Sometime later that afternoon we made it to the Red Bull house, a hillside retreat giving an areal view of lake Wakatipu and all of her companions. The beverages were instantly cracked and consumed as we all caught up with one another out on the deck. We simply sat, drank, laughed, and talked well into the evening almost seeming to forget that the world was still revolving out there. That’s the unique thing I’ve learned about Queenstown. I’ve learned that it’s an area of the planet where problems don’t exist. It’s a crack in the system, a crack where you’re able to fall into tranquility and escape from the horrors and monotonous repetitions of everyday life. It’s an escape from the trivialities that devour us from the inside out by the synthetic way society has chosen to dictate itself. It’s like the lake off the deck actually eats all the worries so we don’t have to. All we have to do is toss them to her and she’ll digest them for us so we can go on living happily.
The next morning was rough. I stared through the spins and the only real memory that stuck from the whole matter was the number eighty-eight. I wasn’t too bothered by it though. In fact, in a peculiar sense I welcomed it. It would have been a damn shame to travel to paradise only to look at skateparks. Those once in a lifetime trips hold more weight than the others, and more weight means more learning. Of course we’ll rip on our bikes when needed, after all it’s what we’re in love with and when that is established toward a craft you’ll do it even if your eyeballs are popping from their sockets, but there’s a substance of life there to be eaten beyond how high you can air a quarter. There’s a point when BMX becomes nothing more than a vehicle of life, a chance to see a world and culture outside of your own bubble, a chance to open your mind so the days and nights can mold you into a more understanding human. Yes BMX is there to rip and sick brag about on Instagram, but more importantly it’s there to crush ignorance, and once that is realized the easier the world will become. It soon became blatant that each morning moving forward would feel like that first one, waking up with the spins of eighty-eight, which to me simply meant that school would be in session. From then on I made the decision to grab at life in hopes of touching something meaningful to take with me for the rest of my days. I would do what I could to rip on my bike as well as rip off of it. Plus I was in Queenstown, New Zealand, the area of the world where problems didn’t exist. All I had to do was toss the hangovers to the lake then go on living happily.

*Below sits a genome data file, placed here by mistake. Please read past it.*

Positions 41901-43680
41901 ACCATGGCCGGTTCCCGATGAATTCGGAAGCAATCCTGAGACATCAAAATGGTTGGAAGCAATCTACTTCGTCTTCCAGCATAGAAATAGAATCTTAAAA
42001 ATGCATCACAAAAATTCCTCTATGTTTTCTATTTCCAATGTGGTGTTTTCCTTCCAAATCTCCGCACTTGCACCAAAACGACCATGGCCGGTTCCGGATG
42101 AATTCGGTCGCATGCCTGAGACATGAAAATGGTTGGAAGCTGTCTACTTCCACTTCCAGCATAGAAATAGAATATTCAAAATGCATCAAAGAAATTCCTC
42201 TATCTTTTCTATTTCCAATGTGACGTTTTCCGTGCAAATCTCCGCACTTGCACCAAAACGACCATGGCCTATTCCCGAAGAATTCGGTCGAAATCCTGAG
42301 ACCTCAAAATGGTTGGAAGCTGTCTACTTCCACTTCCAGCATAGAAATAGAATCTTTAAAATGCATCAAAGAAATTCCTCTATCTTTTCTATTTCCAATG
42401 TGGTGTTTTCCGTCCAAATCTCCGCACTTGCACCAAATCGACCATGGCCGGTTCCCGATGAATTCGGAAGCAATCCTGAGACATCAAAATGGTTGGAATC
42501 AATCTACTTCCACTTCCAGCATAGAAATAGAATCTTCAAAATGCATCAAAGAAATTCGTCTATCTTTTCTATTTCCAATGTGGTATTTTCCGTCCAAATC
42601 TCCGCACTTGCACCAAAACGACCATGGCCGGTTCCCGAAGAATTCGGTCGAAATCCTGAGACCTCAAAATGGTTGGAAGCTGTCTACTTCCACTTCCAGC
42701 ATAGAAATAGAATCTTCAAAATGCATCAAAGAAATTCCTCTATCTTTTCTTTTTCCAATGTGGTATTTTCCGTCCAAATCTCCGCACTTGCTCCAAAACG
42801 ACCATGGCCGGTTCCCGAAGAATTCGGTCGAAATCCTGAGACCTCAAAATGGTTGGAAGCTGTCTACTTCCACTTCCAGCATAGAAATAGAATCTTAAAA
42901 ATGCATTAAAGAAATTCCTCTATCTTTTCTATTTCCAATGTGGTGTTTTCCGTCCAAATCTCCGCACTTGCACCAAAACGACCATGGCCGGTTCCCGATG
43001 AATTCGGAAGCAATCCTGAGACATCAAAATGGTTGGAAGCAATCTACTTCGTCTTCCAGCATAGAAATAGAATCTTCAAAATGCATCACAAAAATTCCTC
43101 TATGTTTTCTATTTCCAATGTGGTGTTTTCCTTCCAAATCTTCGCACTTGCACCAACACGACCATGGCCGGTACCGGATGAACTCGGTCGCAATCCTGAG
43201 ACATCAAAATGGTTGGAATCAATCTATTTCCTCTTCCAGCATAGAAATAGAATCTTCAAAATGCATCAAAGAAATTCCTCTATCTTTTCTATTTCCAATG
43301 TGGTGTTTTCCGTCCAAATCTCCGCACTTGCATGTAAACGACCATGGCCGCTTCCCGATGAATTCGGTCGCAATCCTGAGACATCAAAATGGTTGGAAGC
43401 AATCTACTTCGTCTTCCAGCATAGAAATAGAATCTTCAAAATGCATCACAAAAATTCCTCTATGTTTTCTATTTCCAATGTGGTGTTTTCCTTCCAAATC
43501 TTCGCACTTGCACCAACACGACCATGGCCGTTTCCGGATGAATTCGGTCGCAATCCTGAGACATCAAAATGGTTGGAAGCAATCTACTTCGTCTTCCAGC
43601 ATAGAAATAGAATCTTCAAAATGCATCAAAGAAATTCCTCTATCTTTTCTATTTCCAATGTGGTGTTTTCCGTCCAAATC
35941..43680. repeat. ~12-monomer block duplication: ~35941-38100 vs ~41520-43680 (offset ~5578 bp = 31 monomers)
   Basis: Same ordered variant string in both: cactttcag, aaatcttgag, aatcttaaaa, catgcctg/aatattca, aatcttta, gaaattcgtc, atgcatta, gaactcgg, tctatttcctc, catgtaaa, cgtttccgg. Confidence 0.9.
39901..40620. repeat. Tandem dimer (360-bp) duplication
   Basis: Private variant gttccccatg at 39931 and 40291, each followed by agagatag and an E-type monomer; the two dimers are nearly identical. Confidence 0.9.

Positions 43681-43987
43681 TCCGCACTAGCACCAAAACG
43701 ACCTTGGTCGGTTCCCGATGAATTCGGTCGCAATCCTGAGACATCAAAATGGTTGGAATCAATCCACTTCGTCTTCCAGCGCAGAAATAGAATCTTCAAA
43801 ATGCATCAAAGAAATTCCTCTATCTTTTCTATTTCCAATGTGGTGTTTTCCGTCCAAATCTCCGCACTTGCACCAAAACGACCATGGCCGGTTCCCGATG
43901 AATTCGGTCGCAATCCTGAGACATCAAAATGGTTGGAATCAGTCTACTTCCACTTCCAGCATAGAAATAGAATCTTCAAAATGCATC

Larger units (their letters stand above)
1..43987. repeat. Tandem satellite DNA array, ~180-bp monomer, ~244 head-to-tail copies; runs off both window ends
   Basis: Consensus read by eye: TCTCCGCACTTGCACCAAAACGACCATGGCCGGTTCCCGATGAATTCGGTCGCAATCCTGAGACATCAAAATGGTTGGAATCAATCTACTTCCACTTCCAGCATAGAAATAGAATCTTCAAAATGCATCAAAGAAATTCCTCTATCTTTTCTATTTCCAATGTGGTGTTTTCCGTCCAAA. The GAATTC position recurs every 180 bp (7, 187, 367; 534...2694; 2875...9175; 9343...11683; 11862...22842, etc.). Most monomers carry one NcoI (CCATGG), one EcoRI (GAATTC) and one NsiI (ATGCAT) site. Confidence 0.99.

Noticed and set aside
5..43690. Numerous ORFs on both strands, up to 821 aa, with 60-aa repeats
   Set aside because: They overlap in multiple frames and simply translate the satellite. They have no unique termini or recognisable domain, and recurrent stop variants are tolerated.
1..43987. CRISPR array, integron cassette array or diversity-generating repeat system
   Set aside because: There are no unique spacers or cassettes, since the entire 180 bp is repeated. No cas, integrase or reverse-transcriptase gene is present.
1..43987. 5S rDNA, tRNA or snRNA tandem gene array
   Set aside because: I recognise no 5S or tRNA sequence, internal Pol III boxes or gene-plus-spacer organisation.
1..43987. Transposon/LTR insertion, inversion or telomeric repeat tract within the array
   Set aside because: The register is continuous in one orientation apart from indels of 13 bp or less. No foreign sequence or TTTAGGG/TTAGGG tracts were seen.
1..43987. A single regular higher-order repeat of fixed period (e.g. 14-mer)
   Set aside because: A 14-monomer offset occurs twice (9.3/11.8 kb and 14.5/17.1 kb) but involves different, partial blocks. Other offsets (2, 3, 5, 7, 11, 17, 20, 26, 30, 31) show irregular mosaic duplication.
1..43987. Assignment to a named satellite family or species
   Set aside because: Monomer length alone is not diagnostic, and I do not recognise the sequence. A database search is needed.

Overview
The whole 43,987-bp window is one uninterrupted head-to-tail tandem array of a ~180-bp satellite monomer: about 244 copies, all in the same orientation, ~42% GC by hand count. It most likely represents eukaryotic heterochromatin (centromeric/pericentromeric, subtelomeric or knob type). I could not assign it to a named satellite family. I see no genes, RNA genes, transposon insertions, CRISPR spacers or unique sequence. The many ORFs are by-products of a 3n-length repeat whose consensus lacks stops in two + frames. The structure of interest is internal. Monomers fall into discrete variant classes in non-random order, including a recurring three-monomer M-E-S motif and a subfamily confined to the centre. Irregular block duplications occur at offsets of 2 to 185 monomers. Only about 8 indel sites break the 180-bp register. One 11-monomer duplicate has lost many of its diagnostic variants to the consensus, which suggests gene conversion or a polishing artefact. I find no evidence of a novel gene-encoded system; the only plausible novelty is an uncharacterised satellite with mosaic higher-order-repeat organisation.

It didn’t take long for the days and nights to begin tiling themselves into one colossal mosaic piece of a damn good time. One of the gnarliest for many reasons was the cross-country slash downhill ride in honor of Kelly McGarry. Now I personally never had the good fortune of meeting Kelly, but I never had the good fortune of meeting Jimi Hendrix either yet that didn’t stop him from having a profound impact on my life. That’s the thing about the greats, they change the world without trying. The McGazza legacy resonates in various avenues of the world and I know this to be true for the fact that hundreds of humans traveled from all parts of the planet and all met in one area just to honor a life lived right. And as I struggled zigzagging my way up the face of the mountain with burning lungs to the spot in the ride that honored McGazza with a glorified plaque embedded into a mighty boulder, the weight of the moment burned into my chest like hot iron. Us as humans have the opportunity to live for days, months, and years because the majority of us need the time to learn how to love and accept one another, but the greats like McGazza were already born knowing how to love and accept one another. They’ve already done it and will continue to do it no matter the circumstances. And as the hundreds of us from the mountain bike world, the BMX world, the Moto world, the road cycling world, and every other world united into one dense mass of family then proceeded to all collectively point it down the mountainside to absolutely send it to the bottom in one gigantic swirling machine of dust in Kelly’s honor, I knew he would live on forever and that’s a damn good thing.
After surviving the downhill portion of the ride Bowie, Jason, and I waited at the bottom for the rest of our crew filthy, in good spirits, and fangin’ for a beer. Soon thereafter Hucker casually strolled up covered in blood with his pearl-while shinbone hanging out of his lower leg.
“Fuck, mate, what the hell happened to you?”
“Fuck, mate.” Jason spoke up, “What the hell happened to you?”
Hucker chuckled. “Ah, man. I was following Matt Jones and thought I was sick, then I ran out of talent. Hang on real quick,” he continued letting the mullet breathe, “I’ll pull the footage off my GoPro.”
He pulled up the footage on his phone and we all huddled around. It was a helmet cam view of him blasting down the mountain laughing about how sketchy he was getting. Then it showed him tuck the front end and slam. He rolled over and looked down at his shin, which looked like someone jabbed at it with a machete. “FUCK!” He yelled in the video, “HA-HA, I NEED STITCHES, MAN!” Then he got up, remounted, and started blasting down the mountain again for another good eight minutes inside all that dust and debris with his raw shinbone slicing through the open air.
“Fuckin’ hell.” Bowie replied laughing, “You’re cooked, mate.”
“Ha-ha, can you guys drop me off at the hospital on your way home?” Which we did, and an hour or so later as we all chilled at the house watching rugby we got a group photo of a stitched-up shin parallel to a pint of beer.